Introduction Soil is one of the most important resources on the earth. It is the great gift of nature of immense value. The most common use of soil is as the medium in which plants grow, although it has a different connotation at different time and place, and for persons engaged in different professions.
Apart from this most of the economic activities are directly or indirectly dependent on soil. Thus soil is the pivot of agricultural and industrial development of the world.
Soil has several characteristics, which may be regarded as the aggregate of the physical, chemical and biological properties.
Bihar plane made of a thick alluvial mantle of drift origin overlying in most part. The siwalik and older tertiary rocks.
The soil of Bihar is mainly young loam rejuvenated every year by constant deposition of silt, clay and sand brought by different streams.
This soils of Bihar deficient in phosphoric acid, nitrogen and humus, but potash and lime are usually found in optimum level.
Types of soils in Bihar
There are three essential sorts of soil in Bihar:
- Piedmont Swamp Soil – found in northwestern section of west Champaran district.
- Terai Soil – found in northern section of the state along Nepal border
- Gangetic Alluvium – covering the Bihar plains
We will discuss about these soil in detail:
Alluvial soils are framed primarily because of sediment saved by Indo-Gangetic-Brahmaputra streams. In beach front districts some alluvial stores are framed because of wave activity. Rocks of the Himalayas shape the parent material. Accordingly the parent material of these dirts is of transported starting point.
They are the biggest soil bunch covering around 15 lakh sq km or around 6 for each penny of the aggregate zone. They bolster over 40% of the India’s populace by giving the most gainful agrarian terrains.
Attributes of Alluvial Soils
They are youthful and have powerless profiles because of their current root.
The majority of the dirt is Sandy and clayey soils are normal.
Pebbly and gravelly soils are uncommon. Kankar (calcareous solidifications) beds are available in a few areas along the stream patios. The dirt is permeable as a result of its loamy (measure up to extent of sand and earth) nature.
Porosity and surface give great waste and different conditions positive for farming. These dirts are always recharged by the repetitive surges.
Synthetic properties of Alluvial Soils
The extent of nitrogen is by and large low.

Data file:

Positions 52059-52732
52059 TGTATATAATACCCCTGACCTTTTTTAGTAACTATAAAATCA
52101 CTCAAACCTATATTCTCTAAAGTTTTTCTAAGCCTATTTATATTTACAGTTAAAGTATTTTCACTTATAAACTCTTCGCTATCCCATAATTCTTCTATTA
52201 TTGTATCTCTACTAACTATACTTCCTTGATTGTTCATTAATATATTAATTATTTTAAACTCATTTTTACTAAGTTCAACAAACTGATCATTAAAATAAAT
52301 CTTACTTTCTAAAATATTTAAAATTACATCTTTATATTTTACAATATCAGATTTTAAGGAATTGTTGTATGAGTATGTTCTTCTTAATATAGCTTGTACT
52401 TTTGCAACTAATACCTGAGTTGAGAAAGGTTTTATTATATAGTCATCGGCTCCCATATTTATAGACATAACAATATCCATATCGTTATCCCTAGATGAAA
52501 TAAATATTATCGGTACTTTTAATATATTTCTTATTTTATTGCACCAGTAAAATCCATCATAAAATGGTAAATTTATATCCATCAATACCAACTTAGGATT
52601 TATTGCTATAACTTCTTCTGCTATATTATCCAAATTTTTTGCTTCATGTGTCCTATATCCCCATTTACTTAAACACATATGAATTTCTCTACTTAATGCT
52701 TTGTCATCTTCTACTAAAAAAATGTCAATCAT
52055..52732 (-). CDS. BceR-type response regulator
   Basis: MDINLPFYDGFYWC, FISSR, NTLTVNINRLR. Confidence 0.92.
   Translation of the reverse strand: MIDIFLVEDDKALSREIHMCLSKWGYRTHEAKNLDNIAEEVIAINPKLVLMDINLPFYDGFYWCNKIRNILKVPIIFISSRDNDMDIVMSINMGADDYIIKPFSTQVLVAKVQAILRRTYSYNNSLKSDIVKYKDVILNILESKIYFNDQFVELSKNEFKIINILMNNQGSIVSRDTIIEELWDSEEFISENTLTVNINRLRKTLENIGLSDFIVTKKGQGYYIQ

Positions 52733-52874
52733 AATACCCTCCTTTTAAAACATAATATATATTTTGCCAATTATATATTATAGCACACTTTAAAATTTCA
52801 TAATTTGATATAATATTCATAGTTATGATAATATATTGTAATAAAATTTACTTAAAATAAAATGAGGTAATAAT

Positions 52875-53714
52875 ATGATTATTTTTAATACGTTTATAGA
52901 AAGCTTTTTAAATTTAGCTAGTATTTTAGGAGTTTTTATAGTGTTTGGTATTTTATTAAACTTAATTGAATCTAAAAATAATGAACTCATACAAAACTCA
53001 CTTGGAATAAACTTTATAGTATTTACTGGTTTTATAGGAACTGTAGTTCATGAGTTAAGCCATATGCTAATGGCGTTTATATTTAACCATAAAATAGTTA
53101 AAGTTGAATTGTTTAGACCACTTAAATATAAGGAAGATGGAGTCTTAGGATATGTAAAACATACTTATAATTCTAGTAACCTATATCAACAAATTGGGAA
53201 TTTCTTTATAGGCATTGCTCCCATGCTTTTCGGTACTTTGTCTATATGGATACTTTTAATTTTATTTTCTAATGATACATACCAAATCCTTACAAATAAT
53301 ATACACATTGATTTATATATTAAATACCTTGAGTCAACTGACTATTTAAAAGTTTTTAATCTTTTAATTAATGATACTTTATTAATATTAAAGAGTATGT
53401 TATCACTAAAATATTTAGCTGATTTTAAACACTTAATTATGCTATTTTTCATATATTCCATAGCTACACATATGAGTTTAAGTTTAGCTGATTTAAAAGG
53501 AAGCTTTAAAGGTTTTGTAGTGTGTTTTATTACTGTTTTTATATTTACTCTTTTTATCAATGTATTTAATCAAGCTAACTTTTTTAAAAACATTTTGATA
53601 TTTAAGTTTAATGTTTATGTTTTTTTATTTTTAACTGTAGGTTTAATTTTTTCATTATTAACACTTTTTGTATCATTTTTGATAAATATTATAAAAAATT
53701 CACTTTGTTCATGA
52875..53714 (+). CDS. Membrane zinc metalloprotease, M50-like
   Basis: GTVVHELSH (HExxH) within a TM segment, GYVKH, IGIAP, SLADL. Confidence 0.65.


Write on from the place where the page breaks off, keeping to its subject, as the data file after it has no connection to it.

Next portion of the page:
The extent of Potash, phosphoric corrosive and alkalies are satisfactory
The extent of Iron oxide and lime change inside a wide range.
Crop Yields in Alluvial Soils
They are for the most part level and normal soils and are most appropriate for agribusiness. They are most appropriate to water system and react well to waterway and well/tube-well water system.
They yield magnificent harvests of rice, wheat, sugarcane, tobacco, cotton, jute, maize, oilseeds, vegetables and organic products.
The Bhangar is the more established alluvium along the stream beds framing patios higher than the surge plain (around 30 meters over the surge level).
It is of a more clayey structure and is for the most part dull shaded.
A couple of meters underneath the patio of the bhangar are beds of lime knobs known as “Kankar”.
The Khadar is made out of fresher alluvium and structures the surge fields along the waterway banks.
The banks are overwhelmed practically consistently and another layer of alluvium is stored with each surge. This makes them the most fruitful soils of Ganges.
They are sandy dirts and topsoils, more dry and filtered, less calcareous and carbonaceous (less kankary). Another layer of alluvium is stored by stream surge practically consistently.
Terai is a poorly depleted, soggy (mucky) and thickly forested limited tract (15-30 km wide) toward the south of Bhabar running parallel to it.
The underground surges of the Bhabar belt re-develop in this belt. It is a swampy marsh with silty soils. The terai soils are rich in nitrogen and natural issue yet are insufficient in phosphate.
These dirts are for the most part secured by tall grasses and woodlands however are reasonable for various harvests, for example, wheat, rice, sugarcane, jute and so forth. This thickly forested area gives asylum to an assortment of natural life.
Piedmont Swamp soil
This is the third prominent type of soil in Bihar. This soil is found in northwestern section of west Champaran district. It is has more features of swamp. Paddy cultivation in this type of soil is more prevalent.
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